Venture capitalists are investing huge sums into blockchain projects, despite the prevalence of ICOs as a form of fundraising in the space.
According to a study by Diar, with data provided by Pitchbook, the first three quarters of 2018 have seen more than $3.9 billion raised for blockchain projects through traditional VCs, which is a massive 280 per cent increase from 2017.
The report reads: “Initial Coin Offerings (ICOs) were supposed to disrupt how early ventures raise capital. And many were calling for the end of venture capital as we know it. But markets have corrected, and token values have continued to plummet.
“Non-equity ICOs are not only scrutinised by the regulators but the founders also have very misaligned incentives as there is no contractual obligation to deliver a product – a reality that to date seems to be the case with few launches, and even less adoption.”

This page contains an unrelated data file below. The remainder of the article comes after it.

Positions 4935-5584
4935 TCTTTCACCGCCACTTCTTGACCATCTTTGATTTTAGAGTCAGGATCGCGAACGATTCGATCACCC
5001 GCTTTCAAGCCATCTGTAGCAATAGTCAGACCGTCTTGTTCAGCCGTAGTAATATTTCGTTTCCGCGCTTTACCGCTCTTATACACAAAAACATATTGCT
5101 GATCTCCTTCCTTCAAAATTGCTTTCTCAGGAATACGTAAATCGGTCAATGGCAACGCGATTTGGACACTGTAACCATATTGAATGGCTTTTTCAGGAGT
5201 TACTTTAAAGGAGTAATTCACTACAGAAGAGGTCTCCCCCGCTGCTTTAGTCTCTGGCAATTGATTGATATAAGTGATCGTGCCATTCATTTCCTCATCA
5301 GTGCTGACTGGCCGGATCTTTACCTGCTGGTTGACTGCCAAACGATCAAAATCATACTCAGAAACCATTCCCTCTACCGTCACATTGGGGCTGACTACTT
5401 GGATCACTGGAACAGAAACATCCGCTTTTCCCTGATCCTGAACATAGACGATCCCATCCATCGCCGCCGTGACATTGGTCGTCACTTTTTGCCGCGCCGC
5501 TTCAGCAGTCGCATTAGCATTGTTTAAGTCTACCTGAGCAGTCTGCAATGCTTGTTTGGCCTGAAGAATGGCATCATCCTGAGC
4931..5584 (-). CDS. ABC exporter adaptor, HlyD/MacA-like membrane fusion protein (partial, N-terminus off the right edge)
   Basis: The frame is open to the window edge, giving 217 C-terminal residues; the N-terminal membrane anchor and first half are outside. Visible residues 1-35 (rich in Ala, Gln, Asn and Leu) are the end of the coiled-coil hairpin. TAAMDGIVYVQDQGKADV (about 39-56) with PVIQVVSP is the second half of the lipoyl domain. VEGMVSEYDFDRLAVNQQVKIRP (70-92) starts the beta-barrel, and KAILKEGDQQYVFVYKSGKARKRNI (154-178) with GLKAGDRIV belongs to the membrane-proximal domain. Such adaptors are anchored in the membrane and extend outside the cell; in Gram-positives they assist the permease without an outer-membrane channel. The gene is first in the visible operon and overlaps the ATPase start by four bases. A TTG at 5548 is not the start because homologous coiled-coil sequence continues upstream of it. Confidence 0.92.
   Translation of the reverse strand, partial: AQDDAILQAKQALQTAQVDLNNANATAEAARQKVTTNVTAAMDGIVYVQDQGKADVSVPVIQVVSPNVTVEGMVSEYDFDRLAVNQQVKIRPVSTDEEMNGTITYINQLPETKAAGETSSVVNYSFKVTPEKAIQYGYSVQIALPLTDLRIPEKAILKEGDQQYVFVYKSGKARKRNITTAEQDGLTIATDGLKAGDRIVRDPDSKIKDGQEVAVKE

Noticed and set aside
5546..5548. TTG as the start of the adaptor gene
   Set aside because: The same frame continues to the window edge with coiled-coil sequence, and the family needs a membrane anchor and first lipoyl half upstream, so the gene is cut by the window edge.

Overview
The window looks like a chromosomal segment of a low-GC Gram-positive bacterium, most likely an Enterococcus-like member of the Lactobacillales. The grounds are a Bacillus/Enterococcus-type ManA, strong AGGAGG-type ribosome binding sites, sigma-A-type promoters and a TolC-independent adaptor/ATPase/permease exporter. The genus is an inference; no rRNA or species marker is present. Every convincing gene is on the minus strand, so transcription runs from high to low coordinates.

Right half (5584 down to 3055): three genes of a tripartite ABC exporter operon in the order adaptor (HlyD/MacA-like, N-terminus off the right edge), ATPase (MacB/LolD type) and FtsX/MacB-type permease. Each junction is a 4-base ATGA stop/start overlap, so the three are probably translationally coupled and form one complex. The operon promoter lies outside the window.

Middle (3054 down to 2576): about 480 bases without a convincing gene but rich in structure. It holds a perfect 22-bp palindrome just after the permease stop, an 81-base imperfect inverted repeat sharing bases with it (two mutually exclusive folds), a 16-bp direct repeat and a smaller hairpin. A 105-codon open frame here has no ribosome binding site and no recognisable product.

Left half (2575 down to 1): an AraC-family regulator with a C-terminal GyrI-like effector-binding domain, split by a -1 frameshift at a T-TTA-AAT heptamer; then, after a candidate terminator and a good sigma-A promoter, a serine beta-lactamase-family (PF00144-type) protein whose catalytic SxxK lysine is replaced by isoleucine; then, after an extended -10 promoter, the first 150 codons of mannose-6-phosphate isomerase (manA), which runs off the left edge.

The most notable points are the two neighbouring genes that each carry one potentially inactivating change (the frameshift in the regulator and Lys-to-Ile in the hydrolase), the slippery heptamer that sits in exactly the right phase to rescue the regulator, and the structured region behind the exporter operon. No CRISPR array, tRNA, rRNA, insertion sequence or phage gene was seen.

Seventy per cent of tokens are now worth less than they were during their ICO, the report states, with many dropping by more than 90 per cent from their high points.
It’s little surprise, then, that traditional VC funding may be looking quite appealing to some blockchain firms, and the sharp increase in this area points to a large embrace of crypto and blockchain from the mainstream.
Data shows that almost 2,000 investors have invested in at least one blockchain company, and approximately 52 per cent of investments come from those who are not exclusively devoted to blockchain-based projects.
Activity is most prominant in the US (79 per cent), with China (12 per cent), South Korea (2 per cent), and Singapore (2 per cent) coming up behind.